Egyptians, ROMANS AND HUNGARIANS?
The town of Szombathely in Western Hungary has one of the most important historical sights in the world. You might think that this town has gone mad by highlighting its Roman heritage everywhere, but what can the inhabitants do if they keep bumping into Roman shrines and ancient merchant roads?
Iseum, the former shrine built for the goddess Isis, is now extraordinarily renovated and provides a peculiar, eerily beautiful open air place for operas and plays during the summer. In the Ruin Garden, there are still the traces of a sanctuary for Mercurius and an eight-angled bath as well as the cobbles of the Amber Road which once sliced through whole Europe from the Baltic Sea to the Mediterranean.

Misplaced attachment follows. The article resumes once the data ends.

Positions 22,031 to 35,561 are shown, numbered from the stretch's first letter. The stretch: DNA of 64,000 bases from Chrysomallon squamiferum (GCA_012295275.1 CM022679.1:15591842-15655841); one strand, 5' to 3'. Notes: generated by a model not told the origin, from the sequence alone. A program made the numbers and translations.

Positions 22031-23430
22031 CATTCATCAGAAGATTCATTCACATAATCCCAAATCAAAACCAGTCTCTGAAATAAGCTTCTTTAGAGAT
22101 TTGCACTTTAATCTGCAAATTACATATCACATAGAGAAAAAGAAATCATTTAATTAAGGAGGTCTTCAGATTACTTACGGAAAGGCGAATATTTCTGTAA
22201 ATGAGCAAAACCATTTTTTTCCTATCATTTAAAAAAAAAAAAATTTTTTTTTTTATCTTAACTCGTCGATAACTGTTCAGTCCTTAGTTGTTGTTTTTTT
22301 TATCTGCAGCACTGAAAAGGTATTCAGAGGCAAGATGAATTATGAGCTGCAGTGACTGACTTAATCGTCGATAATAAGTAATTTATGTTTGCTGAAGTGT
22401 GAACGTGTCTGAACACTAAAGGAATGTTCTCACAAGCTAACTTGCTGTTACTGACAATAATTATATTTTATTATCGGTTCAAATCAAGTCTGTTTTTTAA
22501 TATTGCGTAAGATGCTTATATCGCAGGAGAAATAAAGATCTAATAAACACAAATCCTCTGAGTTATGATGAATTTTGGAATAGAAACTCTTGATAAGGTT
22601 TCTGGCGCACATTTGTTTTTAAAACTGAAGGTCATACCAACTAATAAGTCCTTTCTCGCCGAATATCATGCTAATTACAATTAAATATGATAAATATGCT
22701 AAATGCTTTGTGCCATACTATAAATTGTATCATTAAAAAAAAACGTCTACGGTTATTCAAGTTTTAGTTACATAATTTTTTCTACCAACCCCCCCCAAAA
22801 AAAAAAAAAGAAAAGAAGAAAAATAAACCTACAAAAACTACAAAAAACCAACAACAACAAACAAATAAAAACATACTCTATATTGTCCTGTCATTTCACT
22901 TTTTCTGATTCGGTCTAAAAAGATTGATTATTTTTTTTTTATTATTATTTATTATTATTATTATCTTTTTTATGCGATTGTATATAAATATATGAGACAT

The enormous temple complex is the third largest fully excavated Isis temple in the world – only the main churches in Alexandria and Rome were larger in size.
The works, which were completed in 2012, present a myriad of Iseum’s archaeological finds, and feature a historical exhibition of Pannonia, an ancient province of the Roman Empire.
The project involved revamping the central Isis shrine building, extending the former reception building and constructing a 1 000 m2 museum exhibition space. The works followed a uniform approach, ensuring that the new structures would match the city’s overall look and feel.